Donald Leggett:
After you, of course, had served as chancellor for well for the most part for a career and looking back on it, what was the thing that might stand out in your mind as being what you were proud of all that happened, or accomplishments that occurred during that period of time? I'm sure there were many, but is there one accomplishment that you look back and think that's really the thing that I want to be known for and proud of. (10:00)

Richard R. Eakin:
There are many things that we

Donald Leggett:
Now, I know there are a lot of things you remember but I don't know about that well that you want to remember and what not.

Richard R. Eakin:
There are many things that we accomplished together all of us. The thing that I think probably cast us on a new course and changed the university virtually overnight was the attainment of the Research University Status in the University of North Carolina system. We had always had doctoral programs affiliated with the Brody School of Medicine right, there were six in number, but I knew that our faculty was entirely capable of educating students at the doctoral level, and that many of them were anxious to do so. And so we were able to convince the General Administration of the University to afford us the designation research university. And that made a great deal of difference. It's fundamentally changed the university. It gave us a different designation in terms of the financial obligation of the state to us, increased our revenue substantially and put us on in a new direction really. And that I think, was the thing that there are many things to remember but that was the one thing I think that was a turning point in how we were viewed by the University of North Carolina, our self and by others, particularly in the academic sector. (11:56)

Donald Leggett:
Yeah, I remember those years very well and how exciting they were and just an exciting time for the university really. Now let's shift gears just a little bit moving in another direction, maybe get to the core of the project that we're working on. And that is The Rise of Alpha Dog.? And I want to ask you this when you came to ECU, did you feel that ECU might be kind of looked down upon? Or if it was why was how it was? Did you get that feeling that maybe we were sort of a, quote underdog unquote, institution? (12:46)

Richard R. Eakin:
You know, I did, primarily because of the way we viewed ourselves. Not because others viewed us that way necessarily, but have to remember we were at that point, the third largest university in North Carolina, which means that University of North Carolina Chapel Hill and North Carolina State University were larger than we and they had significantly more resources because they were research universities. And because they had a long and storied history. The thing I found initially was that I didn't if we were considered an underdog it was by us, not by anybody else, necessarily. The University of North Carolina General Administration, the Board of Governors, everyone else were very look very favorably upon us. We, you know, we, we sort of had an inferiority complex frankly, and, and it was not deserved, and so I think I really set about to try to help all of us understand that we were not deserving of that appellation and that we were we were not East Carolina we were not North Carolina State University, and we were not Chapel Hill. But that didn't mean that we weren't deserving and we weren't something we could be proud of. We had a different mission. And if we thought of ourselves as an underdog, I think we did so undeservedly. (14:34)

Donald Leggett:
Well, Dr. Eakin, you probably remember we talked about some of this before. And I remember, during this period of time too, there was a lot of conversation about party school, you know, people were talking about labeling us as a party school and we are sometimes I think are our own worst enemy when it comes to these types of things. And finally, I took my staff aside and says, look, let me tell you what you can do about doing away with this party school image. Don't ever say the word again. And sooner or later, it will wear itself out and you won't hear it anymore. So they became very conscious of not talking about party school, party school, party school. And of course, you know, this was something that was just part of what had gotten ingrained in the, in the, in the, in the pirate faithful and they enjoyed the parties that they had, but probably no more than the usual institution. But still, it was something that stood out and they talked about it a lot. But from that point on, my staff didn't talk about it a whole lot. I think, in this situation that maybe if we as you said, think of ourselves as an Alpha Dog rather than underdog that sooner or later the underdog image will wear itself out but I'm taking your thunder away from you because I was going to ask you something about that same thing. How do we do away with it, but anyway we'll get to that in a little bit. (16:10)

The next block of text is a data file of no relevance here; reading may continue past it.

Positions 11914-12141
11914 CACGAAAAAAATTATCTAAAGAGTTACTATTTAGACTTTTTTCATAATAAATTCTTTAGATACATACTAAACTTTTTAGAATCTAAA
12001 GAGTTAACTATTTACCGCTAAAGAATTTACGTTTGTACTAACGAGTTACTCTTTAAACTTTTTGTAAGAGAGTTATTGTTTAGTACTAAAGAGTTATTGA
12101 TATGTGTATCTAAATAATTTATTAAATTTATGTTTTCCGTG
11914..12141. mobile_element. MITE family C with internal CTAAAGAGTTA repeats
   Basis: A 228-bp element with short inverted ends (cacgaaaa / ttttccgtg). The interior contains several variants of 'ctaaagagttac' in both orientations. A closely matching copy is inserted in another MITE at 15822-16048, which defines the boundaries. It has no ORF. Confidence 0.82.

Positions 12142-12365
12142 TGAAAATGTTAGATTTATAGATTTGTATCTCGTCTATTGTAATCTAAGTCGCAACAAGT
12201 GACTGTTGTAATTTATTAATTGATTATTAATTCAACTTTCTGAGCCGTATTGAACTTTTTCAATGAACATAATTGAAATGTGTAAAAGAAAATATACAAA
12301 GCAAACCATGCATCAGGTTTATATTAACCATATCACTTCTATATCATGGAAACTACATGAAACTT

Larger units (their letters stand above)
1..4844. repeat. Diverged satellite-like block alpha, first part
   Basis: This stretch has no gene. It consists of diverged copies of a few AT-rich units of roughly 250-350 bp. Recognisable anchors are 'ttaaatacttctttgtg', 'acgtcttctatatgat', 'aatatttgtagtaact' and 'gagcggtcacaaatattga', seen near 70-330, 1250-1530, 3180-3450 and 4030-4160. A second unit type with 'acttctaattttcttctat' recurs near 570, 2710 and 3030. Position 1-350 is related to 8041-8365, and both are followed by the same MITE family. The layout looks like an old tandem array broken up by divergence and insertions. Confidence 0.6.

Richard R. Eakin:
Well, the way you do away with that is you take pride in what you're doing and who you are, and you don't try to be somebody else, you try to be the best East Carolina University you can be. And then continue on a path of improvement. And there's just there's just so end to the possibilities if you recognize the fact that you are indeed worthy of merit. This party school notion, Don I've been at a lot of universities across the country, and a lot of universities worry about being called a party school. (16:55)

Donald Leggett:
Oh yes.

Richard R. Eakin:
I think we you know, that party school thing is a local thing that we think nobody else suffers from. But, you know, students college age students are of a young and vital age and they are going to have a good time. And so why not not be too concerned about the fact that that our students at East Carolina enjoy the university and enjoyed each other. (17:24)

Donald Leggett:
And wouldn't it be a dull place if you went through four years, and forbid were forbade to have parties and enjoy yourself. I don't know how we would work that out.

Richard R. Eakin:
It's everything in perspective, of course.

Donald Leggett:
Oh sure, yes.

Richard R. Eakin: